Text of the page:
Chantal Joffe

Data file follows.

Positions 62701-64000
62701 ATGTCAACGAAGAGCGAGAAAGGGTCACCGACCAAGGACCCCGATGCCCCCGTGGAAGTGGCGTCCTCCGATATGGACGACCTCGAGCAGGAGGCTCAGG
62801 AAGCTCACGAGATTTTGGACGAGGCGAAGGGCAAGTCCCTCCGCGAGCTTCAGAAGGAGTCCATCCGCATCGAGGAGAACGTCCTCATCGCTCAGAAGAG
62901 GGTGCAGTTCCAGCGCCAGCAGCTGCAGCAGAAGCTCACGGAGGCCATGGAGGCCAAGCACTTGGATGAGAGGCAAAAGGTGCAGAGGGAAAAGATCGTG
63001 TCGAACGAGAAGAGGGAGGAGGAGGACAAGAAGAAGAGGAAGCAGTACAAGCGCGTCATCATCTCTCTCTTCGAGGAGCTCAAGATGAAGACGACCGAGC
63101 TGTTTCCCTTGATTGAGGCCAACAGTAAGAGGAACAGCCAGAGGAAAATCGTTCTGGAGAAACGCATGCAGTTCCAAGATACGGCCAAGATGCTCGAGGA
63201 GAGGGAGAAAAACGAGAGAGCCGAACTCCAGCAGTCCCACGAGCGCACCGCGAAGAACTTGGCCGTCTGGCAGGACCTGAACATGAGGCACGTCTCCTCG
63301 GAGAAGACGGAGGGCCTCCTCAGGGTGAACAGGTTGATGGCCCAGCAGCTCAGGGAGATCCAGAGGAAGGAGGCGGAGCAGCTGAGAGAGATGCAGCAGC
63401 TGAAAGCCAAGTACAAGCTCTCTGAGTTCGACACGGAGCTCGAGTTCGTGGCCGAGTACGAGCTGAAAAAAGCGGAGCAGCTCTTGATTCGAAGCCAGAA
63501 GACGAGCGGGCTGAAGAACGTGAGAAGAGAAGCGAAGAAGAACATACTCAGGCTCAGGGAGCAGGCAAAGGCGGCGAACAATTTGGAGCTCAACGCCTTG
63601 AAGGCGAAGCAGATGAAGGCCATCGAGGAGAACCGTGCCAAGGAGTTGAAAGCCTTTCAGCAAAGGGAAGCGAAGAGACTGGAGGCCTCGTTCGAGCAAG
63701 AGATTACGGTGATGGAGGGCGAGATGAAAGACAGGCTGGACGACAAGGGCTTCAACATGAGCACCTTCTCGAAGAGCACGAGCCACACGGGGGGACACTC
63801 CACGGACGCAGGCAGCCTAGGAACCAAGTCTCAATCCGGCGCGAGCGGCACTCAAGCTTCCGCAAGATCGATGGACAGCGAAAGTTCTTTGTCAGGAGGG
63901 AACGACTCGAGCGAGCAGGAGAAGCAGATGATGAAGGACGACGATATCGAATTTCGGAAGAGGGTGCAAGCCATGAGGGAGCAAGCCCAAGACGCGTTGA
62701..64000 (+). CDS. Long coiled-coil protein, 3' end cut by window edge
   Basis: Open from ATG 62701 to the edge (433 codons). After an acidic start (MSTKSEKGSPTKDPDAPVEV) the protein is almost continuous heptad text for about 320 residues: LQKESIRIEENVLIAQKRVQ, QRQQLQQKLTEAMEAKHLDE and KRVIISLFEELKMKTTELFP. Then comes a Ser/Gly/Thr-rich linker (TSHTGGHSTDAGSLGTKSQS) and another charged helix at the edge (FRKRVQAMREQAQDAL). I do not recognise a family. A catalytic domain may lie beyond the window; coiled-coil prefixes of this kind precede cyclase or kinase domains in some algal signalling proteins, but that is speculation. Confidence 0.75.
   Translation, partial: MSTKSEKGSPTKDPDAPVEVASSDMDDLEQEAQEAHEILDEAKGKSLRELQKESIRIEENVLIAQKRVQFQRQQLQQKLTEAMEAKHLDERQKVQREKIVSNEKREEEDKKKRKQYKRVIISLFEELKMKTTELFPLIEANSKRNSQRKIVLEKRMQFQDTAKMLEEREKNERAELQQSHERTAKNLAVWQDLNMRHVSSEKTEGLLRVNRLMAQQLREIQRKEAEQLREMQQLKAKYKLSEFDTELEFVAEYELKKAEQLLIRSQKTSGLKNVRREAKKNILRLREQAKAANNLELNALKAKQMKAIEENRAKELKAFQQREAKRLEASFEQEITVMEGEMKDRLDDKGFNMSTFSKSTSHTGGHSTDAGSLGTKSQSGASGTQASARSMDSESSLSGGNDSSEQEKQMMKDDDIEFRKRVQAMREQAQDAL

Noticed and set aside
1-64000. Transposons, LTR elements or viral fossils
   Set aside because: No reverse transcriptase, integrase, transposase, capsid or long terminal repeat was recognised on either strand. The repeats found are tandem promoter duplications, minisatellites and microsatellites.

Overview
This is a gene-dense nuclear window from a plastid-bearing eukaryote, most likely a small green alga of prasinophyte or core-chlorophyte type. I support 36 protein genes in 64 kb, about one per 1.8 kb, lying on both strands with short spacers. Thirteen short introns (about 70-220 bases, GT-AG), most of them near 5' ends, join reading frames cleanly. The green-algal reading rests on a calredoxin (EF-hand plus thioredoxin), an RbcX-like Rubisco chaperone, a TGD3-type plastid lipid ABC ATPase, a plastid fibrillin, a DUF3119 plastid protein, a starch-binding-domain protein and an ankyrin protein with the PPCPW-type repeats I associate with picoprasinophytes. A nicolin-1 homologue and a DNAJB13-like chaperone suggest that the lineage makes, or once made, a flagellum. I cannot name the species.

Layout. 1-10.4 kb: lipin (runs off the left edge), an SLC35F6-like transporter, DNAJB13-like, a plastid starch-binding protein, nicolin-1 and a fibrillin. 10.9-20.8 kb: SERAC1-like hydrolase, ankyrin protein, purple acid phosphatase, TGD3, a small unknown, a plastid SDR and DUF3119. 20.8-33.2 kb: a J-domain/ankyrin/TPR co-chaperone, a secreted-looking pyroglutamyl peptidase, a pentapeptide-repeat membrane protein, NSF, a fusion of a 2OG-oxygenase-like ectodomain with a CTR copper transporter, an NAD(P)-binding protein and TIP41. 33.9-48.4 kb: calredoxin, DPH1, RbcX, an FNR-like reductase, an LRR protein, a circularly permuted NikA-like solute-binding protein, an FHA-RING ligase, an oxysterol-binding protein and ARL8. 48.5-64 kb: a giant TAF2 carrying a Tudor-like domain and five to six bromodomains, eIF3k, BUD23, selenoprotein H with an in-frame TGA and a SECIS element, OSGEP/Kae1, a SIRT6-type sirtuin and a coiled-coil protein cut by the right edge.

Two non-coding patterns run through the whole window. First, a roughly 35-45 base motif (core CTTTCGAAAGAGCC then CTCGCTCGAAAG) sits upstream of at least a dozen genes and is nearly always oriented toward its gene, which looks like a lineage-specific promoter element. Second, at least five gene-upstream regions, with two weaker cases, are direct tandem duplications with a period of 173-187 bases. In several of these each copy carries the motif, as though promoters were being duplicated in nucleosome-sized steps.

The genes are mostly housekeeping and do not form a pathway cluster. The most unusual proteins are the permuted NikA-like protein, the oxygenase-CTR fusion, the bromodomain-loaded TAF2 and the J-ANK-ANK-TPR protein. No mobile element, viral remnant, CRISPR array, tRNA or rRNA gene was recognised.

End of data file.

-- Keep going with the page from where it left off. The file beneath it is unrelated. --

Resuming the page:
About Artist: Chantal Joffe was born in St. Albans, Vermont. Her younger brother is contemporary artist and novelist Jasper Joffe. Their mother, Daryll Joffe, is also an artist, painting in watercolours.[2] Joffe completed her Foundation studies at Camberwell College of Arts (1987–88). She attended Glasgow School of Art in 1988–91, graduating with honours and receiving her BA in Fine Art. She received her MA in painting from the Royal College of Art, which she attended from 1992–94.[3][4] She was honoured with the Delfina Studio Trust Award in 1994–96 and the Abbey Scholarship (the British School at Rome) in 1998–99.[3][4] Joffe lives in London.[5] Joffe primarily paints expressive portraits of women and children, often in very large scale, sometimes 10 feet (3 m) tall. In a 2009 interview with Stella McCartney, Joffe said, "I really love painting women. Their bodies, their clothes – it all interests me."[6] Source images for her personality-filled oil paintings include family photos, advertising, fashion magazines, and pornography.[7][8][9] Working roughly from her photographic source material, Joffe introduces distortions to her depictions.[10] In the McCartney interview, Joffe mentioned the photography of Diane Arbus as an inspiration for her art: "I find photography massively influential. Specifically, Diane Arbus, who I've been obsessed with my whole life. Her work has everything about the portrait of a human that you can ever want."[6] A reviewer said of her "big rude paintings" that "she paints with a kind of easy control – effortless without being slick."[8] He further points out that her paintings may give an initial impression of simplicity, charm, or childishness, but "they have an unsettling quality which gives the exhibition an odd, rather menacing mood."[8] Some of her paintings are so large that she required scaffolding to work on them.[5][7] Painting in huge, unfussy brushstrokes, she is unconcerned with stray drips and blobs of paint, and sometimes leaves old outlines visible. A reviewer noted that "painting the heads up close also makes for large, wonky eyes and odd proportions, like Picasso re-invented in manga."[7] In 2006, an editor of British magazine Latest Art described Joffe's large paintings as "simply exquisite representations of femininity".[11]

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